How to better assess candidates
Even if there is some value to examining a candidate’s non-verbal cues, these should not be the only element surrounding the decision to hire. To understand a person in general, it is important to gather multiple pieces of information about the person. Apart from looking at the candidate’s skills and qualifications on the CV, it is important to also know what kind of personality strengths the candidate has, what kind of interests the candidate has in different types of work activities (for example, preference to work with tools or with people) and what kind of culture the candidate would prefer to work in. All these data points about a particular candidate can be obtained from multiple sources, including CVs, video interviews and personality assessments that have been scientifically validated in the field of organizational psychology for decades.

Using predictive technology in hiring
The good news is that collecting all this information can be done quickly and accurately using modern technology. AI and data science can piece various pieces of information about a candidate together and make sense of them simultaneously. More importantly, with such a multi-dimensional view of candidates, AI enables the prediction of their work attitudes and outcomes. Does this person work well with a team? Is he/she proactive in solving difficult problems? These traits are generally difficult to infer from either the resume or job interview. AI can gather information about candidates’ hard skills and soft traits to predict these outcomes. Information about candidates are obtained from multiple sources, including CVs, personality assessments and video interviews, and these predict a person’s suitability to the job.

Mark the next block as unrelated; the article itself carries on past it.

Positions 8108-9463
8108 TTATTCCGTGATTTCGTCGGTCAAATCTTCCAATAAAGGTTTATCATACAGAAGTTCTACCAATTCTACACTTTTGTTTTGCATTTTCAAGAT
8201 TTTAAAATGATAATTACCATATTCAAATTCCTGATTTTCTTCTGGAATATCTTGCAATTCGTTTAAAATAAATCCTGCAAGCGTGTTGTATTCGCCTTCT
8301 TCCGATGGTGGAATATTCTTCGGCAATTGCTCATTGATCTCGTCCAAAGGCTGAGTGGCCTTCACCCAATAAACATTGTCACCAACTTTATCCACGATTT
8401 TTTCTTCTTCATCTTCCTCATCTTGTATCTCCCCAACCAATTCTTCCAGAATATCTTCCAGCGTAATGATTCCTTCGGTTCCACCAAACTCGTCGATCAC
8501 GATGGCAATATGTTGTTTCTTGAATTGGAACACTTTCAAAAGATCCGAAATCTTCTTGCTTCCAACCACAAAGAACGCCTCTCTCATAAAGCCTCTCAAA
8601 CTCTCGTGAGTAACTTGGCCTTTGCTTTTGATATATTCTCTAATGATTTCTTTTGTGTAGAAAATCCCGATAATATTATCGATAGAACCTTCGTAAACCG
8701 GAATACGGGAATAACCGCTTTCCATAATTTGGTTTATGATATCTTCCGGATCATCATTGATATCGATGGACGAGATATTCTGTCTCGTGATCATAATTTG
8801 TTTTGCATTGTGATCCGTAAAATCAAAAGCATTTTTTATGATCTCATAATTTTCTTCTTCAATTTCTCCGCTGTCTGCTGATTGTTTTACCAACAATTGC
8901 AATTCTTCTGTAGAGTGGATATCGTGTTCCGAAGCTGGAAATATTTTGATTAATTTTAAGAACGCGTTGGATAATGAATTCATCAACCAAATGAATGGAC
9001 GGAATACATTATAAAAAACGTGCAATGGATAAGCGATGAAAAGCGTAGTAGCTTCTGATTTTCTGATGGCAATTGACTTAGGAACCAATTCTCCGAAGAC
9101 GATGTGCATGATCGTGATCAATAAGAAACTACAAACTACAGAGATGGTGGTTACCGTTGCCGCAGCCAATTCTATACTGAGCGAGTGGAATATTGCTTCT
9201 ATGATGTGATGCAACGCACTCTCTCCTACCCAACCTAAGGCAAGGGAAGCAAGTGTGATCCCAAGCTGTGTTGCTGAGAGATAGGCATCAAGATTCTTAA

About the Author
Dr Yvonne Tan is the lead Organizational and Research Psychologist at Pulsifi and holds a Doctor of Philosophy (PhD) in Industrial/Organizational Psychology. She has close to 9 years of experience across both corporate and academic fields in the area of assessment and analysis of psychological traits and how they apply in work settings.